Ehud Laniado passed away on March 2, 2019.

Ehud Arye Laniado

It is hard to digest this news from someone who made a lasting impression during his lifetime.

Ehud’s writings on the diamond industry over the years are reminiscent of his desire to share his thoughts on the diamond industry, which remain as relevant today as when first published.

In honour of his strive, this page is dedicated to collating some of Ehud's key insights in a series entitled “Insights from Ehud Laniado” that will be released weekly.

Given his vast experience across the entire diamond value chain and diamond centres globally, Ehud developed a rare ability to take a bird’s eye view of the sector yet dive into the finest detail. He never shied away from highlighting the most pressing challenges faced by the industry and offered practical ways to address these, including by sharing his own tools that he developed over the years.

Chief amongst his ideas include restoring consumer trust and demand through improved pricing transparency, marketing and education; his Crystal Clear approach at diamond pricing alongside pricing tools he developed at Mercury Diamond; reinforcing the midstream and other aspects of the supply chain; how natural diamonds can co-exist with lab-grown diamonds; and how to turn the opportunity for diamond for wealth preservation into a reality.

Click here to scroll down to the latest Insight


The Challenge of the Diamond Consumer

Over the last five years, Ehud often discussed the need for the diamond industry to act in unison to address some of its most pressing challenges. As a first step, there is the need to ask the right question, starting with what explains the decline in consumer demand.

This past February, right after Valentine’s Day, he stated: “Consider the following: diamond jewelry sales are not as good as they used to be. The decent margins wholesalers and retailers used to have on diamonds have withered. While luxury sales are growing, diamond jewelry sales are losing market share in the category. Consumers are losing interest in traditional diamond jewelry, opting instead for alternatives such as lab-grown. Considering all this, my question to the industry is ‘what are we doing to turn this around?”

Ehud sought to enlist the diamond industry to examine the steps that brought us to this point, from the decline in marketing to the limited attention to evolving consumer needs. These trends, which Ehud explored in depth, led to a decline in consumer demand for diamond jewelry and a rise in interest in alternatives. From other luxury items such as vacations and handbags to different stones to set in jewelry, including precious stones and lab-grown. According to Ehud, our diamond industry partly brought the decline on itself.

On the positive side, he always believed that the diamond industry could change its course and generate renewed consumer interest in diamonds. In the coming weeks, we will examine that idea in light of his publications.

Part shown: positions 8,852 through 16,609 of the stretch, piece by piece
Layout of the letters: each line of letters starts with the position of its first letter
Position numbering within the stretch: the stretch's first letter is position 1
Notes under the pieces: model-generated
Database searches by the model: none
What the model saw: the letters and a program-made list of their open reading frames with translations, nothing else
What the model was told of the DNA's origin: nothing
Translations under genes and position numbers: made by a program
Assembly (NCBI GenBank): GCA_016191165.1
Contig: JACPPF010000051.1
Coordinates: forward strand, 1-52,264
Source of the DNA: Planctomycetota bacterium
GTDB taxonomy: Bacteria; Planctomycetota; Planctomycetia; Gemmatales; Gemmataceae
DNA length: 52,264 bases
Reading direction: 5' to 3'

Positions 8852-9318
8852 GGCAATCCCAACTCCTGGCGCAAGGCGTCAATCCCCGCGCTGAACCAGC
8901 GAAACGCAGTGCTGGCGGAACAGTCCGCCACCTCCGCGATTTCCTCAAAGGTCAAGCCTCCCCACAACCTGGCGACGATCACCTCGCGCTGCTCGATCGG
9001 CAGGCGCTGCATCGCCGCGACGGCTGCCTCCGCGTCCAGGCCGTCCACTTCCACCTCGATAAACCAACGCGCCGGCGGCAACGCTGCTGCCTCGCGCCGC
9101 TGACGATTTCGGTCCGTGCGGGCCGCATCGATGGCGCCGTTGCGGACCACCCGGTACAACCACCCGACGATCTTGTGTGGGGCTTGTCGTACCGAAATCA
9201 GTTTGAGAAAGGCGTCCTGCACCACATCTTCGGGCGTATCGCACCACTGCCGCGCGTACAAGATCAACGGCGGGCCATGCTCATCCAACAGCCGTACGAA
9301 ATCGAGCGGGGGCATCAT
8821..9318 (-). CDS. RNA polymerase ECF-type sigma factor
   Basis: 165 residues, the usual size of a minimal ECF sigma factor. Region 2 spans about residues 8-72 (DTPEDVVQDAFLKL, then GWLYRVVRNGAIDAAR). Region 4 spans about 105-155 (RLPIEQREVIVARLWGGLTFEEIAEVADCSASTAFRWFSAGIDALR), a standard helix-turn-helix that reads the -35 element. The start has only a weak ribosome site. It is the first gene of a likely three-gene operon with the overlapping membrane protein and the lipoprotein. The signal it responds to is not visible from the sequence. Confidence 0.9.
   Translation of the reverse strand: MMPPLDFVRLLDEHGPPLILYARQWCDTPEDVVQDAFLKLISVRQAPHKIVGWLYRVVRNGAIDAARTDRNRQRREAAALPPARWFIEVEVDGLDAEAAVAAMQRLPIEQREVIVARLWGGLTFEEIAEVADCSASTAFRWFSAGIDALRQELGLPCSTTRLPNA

Related articles:

Demand is Shrinking for a Reason
From Tulips to Diamonds - Why Now?
Low Consumer Demand and High Rough Supply

A Vision: Three Diamond Venues

Ehud always believed that the diamond industry could change its course and generate renewed consumer interest in diamonds. Ehud envisaged three demand directions for polished diamonds, each fulfilling a certain need, each addressing different budgets, and each fitting different economic approaches to buying diamonds.

In Ehud's words: "The future vision of diamond consumption should have three parts: The traditional market of diamond jewelry. With a popular price point and made from the cheaper part of diamond production, can compete with other gifts in the shops. The second is that of fine and high-end diamond jewelry. These niche market items are expertly designed and are fit for the bridal and the luxury sector. The third venue, and the one with a growing importance, is diamonds for wealth perseveration - a tool to store value. These diamonds will be bought and treated specifically for that purpose and with a new methodology that is based on the economy of rarity."

This vision builds on the existing diamond markets to create a new one, to continue strengthening the current offering of diamonds as a component in jewelry, while taking diamonds beyond that point. Ehud believed that as only a component of the jewelry industry, the diamond market was not taking advantage of other opportunities. He firmly believed that the diamond industry must carve out its own destiny.

Ehud's vision for three venues was driven by his belief that their fundamental characteristics which have possessed people's admiration such as their rarity, have not changed, but have perhaps gotten somewhat lost along the way. It was also grounded deep in the co-existence of multiple venues found in other commodities, such as gold and art, which are used both as adornment and for wealth preservation.

To deliver this vision, he believed the diamond industry needed to tackle a number of issues that prevent it from reaching its full potential. These issues will be discussed in upcoming articles.

Related articles:
Natural Diamonds as Wealth Preservation
The Diamond's Place in the Consumer's Heart
Changes in Demand Reveal Trends and Uncover Issues

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